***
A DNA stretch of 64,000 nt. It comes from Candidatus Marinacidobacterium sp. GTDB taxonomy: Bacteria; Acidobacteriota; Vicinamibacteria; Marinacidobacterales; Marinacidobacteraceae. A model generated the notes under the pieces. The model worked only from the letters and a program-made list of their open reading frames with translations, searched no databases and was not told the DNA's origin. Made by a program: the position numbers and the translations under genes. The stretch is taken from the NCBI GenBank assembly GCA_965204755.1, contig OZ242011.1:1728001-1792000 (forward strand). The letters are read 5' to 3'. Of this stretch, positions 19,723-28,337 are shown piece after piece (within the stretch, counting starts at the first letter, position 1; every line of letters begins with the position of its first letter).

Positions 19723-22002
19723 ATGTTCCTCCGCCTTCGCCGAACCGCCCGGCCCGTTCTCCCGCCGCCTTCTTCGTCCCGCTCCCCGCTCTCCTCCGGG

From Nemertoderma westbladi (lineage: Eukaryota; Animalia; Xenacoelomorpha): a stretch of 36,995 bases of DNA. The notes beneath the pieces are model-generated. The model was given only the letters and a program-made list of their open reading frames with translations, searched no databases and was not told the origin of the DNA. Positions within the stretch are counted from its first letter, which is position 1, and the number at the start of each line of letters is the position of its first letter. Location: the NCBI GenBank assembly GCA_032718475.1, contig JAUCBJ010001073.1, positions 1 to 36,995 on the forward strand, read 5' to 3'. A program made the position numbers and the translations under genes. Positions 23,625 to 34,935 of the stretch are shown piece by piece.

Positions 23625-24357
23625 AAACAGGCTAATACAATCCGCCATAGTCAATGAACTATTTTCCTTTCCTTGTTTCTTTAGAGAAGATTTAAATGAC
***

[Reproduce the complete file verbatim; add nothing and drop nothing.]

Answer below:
A DNA stretch of 64,000 nt. It comes from Candidatus Marinacidobacterium sp. GTDB taxonomy: Bacteria; Acidobacteriota; Vicinamibacteria; Marinacidobacterales; Marinacidobacteraceae. A model generated the notes under the pieces. The model worked only from the letters and a program-made list of their open reading frames with translations, searched no databases and was not told the DNA's origin. Made by a program: the position numbers and the translations under genes. The stretch is taken from the NCBI GenBank assembly GCA_965204755.1, contig OZ242011.1:1728001-1792000 (forward strand). The letters are read 5' to 3'. Of this stretch, positions 19,723-28,337 are shown piece after piece (within the stretch, counting starts at the first letter, position 1; every line of letters begins with the position of its first letter).

Positions 19723-22002
19723 ATGTTCCTCCGCCTTCGCCGAACCGCCCGGCCCGTTCTCCCGCCGCCTTCTTCGTCCCGCTCCCCGCTCTCCTCCGGG

From Nemertoderma westbladi (lineage: Eukaryota; Animalia; Xenacoelomorpha): a stretch of 36,995 bases of DNA. The notes beneath the pieces are model-generated. The model was given only the letters and a program-made list of their open reading frames with translations, searched no databases and was not told the origin of the DNA. Positions within the stretch are counted from its first letter, which is position 1, and the number at the start of each line of letters is the position of its first letter. Location: the NCBI GenBank assembly GCA_032718475.1, contig JAUCBJ010001073.1, positions 1 to 36,995 on the forward strand, read 5' to 3'. A program made the position numbers and the translations under genes. Positions 23,625 to 34,935 of the stretch are shown piece by piece.

Positions 23625-24357
23625 AAACAGGCTAATACAATCCGCCATAGTCAATGAACTATTTTCCTTTCCTTGTTTCTTTAGAGAAGATTTAAATGAC